obligation to determine cost price according to certain statutory formula.
Except the submission that the Authority has a proclaimed policy of
constructing and offering flats on 'no profit no loss' basis which according to
Mr. Nariman has a statutory flavour in the regulations enacted under the Act,
the Authority is under no statutory obligation about its pricing policy of the
flats constructed by it. When the flats were offered to the petitioners the
price in round figure in respect of each flat was mentioned and surcharge was
not separately set out and this price has been accepted by the petitioners. The
obligation that regulations are binding on the Authority and have provided for
a statutory price fixation formula on 'no profit no loss' basis will be
presently examined but save this the Authority is under no obligation to fix
price of different flats in different schemes albeit in the same income group
at the same level or by any particular statutory or binding formula. The
Authority having the trappings of a State might be covered by the expression
'other authority' in Article 12 and would certainly be precluded from according
discriminatory treatment to persons offering to purchase flats in the same
scheme. Those who opt to take flats in a particular income-wise area-wise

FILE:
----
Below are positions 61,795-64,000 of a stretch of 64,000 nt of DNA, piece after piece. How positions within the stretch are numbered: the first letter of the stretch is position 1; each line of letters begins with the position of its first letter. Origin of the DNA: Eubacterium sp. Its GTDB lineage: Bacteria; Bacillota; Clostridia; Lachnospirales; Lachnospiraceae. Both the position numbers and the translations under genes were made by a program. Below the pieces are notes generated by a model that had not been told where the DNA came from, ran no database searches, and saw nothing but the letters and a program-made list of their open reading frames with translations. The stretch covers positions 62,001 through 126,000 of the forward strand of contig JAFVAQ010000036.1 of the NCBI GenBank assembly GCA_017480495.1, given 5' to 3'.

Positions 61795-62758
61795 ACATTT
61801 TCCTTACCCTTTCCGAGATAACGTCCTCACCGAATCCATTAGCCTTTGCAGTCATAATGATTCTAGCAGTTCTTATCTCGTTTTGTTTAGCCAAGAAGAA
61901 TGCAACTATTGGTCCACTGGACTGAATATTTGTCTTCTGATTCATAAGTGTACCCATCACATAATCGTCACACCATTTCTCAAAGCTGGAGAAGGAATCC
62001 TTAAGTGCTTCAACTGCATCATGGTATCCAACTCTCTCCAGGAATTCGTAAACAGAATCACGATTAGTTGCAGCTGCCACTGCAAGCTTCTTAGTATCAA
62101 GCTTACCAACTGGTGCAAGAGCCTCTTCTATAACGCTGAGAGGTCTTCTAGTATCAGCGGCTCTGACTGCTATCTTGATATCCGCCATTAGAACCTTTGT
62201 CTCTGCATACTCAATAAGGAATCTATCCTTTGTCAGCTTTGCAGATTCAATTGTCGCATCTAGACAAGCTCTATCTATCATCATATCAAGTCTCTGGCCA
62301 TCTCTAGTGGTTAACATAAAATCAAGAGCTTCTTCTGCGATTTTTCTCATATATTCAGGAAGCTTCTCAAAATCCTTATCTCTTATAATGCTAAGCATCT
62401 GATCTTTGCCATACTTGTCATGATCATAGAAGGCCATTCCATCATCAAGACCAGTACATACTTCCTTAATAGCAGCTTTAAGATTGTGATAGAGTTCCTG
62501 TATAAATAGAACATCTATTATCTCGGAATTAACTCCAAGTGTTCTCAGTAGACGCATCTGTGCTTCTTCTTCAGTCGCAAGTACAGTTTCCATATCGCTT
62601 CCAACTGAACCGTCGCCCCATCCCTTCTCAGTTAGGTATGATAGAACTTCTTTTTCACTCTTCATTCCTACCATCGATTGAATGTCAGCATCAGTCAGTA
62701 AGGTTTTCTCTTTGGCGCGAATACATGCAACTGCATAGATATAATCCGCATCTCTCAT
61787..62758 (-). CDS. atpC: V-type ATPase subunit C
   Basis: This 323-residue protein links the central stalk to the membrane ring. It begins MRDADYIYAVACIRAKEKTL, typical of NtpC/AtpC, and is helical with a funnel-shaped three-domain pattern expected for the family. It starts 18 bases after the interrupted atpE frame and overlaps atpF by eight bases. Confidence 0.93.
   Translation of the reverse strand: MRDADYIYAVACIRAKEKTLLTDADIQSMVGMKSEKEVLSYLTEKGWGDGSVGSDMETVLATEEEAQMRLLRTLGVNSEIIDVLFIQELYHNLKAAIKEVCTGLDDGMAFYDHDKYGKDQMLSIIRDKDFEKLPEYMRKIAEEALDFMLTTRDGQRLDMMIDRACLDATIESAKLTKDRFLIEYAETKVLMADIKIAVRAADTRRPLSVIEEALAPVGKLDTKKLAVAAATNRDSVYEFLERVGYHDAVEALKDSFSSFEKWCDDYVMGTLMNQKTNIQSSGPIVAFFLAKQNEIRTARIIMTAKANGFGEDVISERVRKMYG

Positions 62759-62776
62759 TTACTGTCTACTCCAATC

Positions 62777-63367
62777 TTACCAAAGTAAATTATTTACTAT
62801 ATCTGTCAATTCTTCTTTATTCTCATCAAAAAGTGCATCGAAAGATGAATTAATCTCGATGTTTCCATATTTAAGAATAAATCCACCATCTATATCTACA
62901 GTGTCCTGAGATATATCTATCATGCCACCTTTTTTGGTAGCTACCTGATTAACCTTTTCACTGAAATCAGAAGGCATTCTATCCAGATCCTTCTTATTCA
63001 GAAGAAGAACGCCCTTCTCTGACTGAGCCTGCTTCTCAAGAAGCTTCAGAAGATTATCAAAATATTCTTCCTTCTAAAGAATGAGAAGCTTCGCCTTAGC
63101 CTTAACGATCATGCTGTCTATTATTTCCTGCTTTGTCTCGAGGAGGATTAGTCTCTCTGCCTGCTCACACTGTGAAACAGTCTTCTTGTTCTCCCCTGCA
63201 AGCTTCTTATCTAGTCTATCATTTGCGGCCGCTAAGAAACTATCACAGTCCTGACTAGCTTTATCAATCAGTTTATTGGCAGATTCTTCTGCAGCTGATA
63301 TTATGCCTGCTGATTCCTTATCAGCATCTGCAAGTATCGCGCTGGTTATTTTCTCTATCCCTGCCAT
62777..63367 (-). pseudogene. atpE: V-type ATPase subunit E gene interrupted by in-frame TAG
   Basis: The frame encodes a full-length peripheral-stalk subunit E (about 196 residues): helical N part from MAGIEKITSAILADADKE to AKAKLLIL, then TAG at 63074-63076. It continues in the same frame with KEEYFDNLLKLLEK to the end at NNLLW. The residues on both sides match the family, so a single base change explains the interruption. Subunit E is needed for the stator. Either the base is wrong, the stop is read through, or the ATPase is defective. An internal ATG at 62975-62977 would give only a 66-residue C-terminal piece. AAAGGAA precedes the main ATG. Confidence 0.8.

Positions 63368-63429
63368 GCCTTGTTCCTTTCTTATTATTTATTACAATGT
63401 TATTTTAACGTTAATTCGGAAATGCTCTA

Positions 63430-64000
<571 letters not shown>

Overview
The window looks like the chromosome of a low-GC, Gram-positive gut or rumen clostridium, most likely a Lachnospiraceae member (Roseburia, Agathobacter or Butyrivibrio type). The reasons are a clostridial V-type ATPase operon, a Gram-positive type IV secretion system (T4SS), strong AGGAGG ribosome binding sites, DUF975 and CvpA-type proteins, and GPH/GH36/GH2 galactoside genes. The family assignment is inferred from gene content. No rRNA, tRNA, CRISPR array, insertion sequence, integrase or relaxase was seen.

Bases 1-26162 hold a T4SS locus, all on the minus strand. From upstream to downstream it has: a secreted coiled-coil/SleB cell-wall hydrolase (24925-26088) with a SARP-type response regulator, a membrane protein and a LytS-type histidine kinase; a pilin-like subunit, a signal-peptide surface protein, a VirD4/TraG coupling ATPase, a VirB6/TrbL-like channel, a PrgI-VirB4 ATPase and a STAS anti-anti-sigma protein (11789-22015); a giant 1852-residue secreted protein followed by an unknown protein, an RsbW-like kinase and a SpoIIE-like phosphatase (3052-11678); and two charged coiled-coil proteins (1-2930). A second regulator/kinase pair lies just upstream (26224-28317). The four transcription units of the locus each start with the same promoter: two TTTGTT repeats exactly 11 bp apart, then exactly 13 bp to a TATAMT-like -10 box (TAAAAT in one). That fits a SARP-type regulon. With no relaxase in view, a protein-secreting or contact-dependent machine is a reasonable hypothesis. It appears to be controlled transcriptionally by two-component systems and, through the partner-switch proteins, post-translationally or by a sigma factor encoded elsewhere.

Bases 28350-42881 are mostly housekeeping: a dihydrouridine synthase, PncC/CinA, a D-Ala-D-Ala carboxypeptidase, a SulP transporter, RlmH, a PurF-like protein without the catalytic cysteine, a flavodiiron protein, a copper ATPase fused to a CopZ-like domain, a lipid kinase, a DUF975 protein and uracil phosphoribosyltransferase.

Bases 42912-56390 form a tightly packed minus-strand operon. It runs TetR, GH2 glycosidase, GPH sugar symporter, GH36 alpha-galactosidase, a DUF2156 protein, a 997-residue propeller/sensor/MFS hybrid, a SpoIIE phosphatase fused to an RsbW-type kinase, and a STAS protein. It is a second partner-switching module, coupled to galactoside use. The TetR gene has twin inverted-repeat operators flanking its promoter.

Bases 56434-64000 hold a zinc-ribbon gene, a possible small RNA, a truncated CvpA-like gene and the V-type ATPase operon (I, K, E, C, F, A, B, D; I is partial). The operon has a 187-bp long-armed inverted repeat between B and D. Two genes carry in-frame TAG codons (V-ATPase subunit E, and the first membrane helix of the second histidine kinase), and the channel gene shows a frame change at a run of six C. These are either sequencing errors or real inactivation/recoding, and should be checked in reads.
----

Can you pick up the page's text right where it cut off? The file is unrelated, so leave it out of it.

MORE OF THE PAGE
scheme in which all flats came up together as one project, may form a class and
any discriminatory treatment in the same class may attract Article
But to say that throughout its course of existence the Authority would be bound
to offer flats income- group-wise according to the same price formula is to
expect the Authority to ignore time, situation, location and other relevant
factors which all enter the price structure. In price fixation executive has a
wide discretion and is only answerable provided there is any statutory control
over its policy of price fixation and it is not the function of the Court to
sit in judgment over such matters of economic policy as must be necessarily
left to the Government of the day to decide.
experts alone can work out the mechanics of price determination;